Geoffrey Robert Little, Concordia University, Montreal
Every study of scholarly publishing includes Daniel Coit Gilman’s 1878 exhortation that “It is one of the noblest duties of a university to advance knowledge, and to diffuse it…far and wide.” During the late nineteenth and early twentieth centuries academic trailblazers like Gilman, the first president of Johns Hopkins University, and others established scholarly presses, many of them within their universities’ libraries. More recently, a number of university presses in North America have come under the remit of the library system. This has taken place within two contexts: a recognition that academic libraries no longer simply acquire materials for researchers but manage information throughout complex life cycles and wider financial pressures that demand organizational efficiency on campuses everywhere.
Since 2012 Concordia University in Montreal has been working to create a scholarly press that will be based in its library. Concordia University Press, which will publish high-quality, peer-reviewed print and open access monographs starting in 2017, is only the second university press to be created in Canada since the early 1980s and will bring the total number of scholarly publishers in the country to seventeen.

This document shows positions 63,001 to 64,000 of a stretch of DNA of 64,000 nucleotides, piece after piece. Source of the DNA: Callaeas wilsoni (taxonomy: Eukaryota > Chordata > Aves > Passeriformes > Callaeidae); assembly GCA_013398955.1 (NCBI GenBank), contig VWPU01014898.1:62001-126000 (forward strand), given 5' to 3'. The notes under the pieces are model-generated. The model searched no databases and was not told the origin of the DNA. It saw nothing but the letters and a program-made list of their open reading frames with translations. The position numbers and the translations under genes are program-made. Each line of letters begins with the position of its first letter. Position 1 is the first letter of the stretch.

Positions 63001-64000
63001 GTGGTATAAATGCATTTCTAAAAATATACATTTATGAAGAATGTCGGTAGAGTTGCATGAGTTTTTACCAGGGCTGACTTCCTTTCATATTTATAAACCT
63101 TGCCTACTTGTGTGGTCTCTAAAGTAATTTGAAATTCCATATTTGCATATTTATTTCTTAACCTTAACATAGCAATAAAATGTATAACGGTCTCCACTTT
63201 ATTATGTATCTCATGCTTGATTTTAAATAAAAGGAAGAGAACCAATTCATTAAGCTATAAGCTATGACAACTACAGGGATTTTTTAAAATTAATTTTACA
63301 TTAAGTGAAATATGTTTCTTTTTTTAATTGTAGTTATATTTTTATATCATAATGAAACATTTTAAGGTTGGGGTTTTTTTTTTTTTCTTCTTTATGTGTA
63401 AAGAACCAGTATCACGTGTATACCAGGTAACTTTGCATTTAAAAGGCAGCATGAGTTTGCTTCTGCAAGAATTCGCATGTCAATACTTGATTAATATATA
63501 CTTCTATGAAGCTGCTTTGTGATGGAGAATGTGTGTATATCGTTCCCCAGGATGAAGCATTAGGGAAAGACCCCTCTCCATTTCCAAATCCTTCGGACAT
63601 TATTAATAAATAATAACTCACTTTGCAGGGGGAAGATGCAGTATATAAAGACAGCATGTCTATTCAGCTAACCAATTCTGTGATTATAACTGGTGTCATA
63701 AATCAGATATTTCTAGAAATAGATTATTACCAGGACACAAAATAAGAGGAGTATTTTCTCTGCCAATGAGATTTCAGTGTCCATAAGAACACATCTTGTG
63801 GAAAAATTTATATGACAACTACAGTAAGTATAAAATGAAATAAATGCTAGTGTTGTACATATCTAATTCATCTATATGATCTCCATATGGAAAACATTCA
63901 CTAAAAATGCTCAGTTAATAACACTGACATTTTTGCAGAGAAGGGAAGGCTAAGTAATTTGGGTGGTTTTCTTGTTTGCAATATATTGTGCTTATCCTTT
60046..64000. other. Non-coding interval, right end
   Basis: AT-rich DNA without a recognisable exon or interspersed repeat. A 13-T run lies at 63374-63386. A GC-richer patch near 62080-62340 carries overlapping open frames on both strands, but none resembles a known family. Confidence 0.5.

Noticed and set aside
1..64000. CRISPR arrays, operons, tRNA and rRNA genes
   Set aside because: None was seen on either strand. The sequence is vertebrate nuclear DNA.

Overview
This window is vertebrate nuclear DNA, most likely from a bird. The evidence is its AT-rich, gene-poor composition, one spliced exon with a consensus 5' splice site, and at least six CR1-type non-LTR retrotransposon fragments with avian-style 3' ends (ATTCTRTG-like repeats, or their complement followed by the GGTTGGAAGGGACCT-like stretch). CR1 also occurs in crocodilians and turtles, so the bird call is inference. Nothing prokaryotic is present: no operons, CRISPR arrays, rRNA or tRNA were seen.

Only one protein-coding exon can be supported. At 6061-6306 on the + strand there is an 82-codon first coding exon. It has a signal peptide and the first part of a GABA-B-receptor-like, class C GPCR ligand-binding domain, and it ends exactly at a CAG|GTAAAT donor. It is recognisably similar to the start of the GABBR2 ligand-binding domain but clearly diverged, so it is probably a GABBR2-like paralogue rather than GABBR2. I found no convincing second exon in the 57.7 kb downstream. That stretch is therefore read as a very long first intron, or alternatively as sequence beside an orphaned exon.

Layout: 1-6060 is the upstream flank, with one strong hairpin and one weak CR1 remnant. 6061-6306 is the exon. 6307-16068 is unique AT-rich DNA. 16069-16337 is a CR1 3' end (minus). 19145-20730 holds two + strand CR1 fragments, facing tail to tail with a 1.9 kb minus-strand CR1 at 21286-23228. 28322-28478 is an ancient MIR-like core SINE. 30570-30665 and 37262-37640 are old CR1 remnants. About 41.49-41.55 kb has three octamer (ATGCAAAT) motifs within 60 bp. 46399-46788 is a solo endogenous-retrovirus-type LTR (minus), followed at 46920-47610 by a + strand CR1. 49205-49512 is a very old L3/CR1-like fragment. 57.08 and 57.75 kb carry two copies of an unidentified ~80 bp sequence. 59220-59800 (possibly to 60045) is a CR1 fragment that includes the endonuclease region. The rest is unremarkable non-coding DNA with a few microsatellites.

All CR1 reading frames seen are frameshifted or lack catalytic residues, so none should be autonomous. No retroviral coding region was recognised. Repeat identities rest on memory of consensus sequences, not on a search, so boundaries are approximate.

This paper will describe why Concordia decided to establish a press and the three years of visioning, research, and planning that have gone into it. It will touch on the obvious and not-so-obvious opportunities and challenges facing scholarly publishers, librarians, authors, readers, and others within the scholarly communications circuit, as well as how Concordia has formed relationships and partnerships with other university presses, service providers, university administrators, and funders. This paper is not so much as a case study as a report on a press-in-progress and a description of how librarians and faculty have worked to turn a scholarly publishing vision into a reality.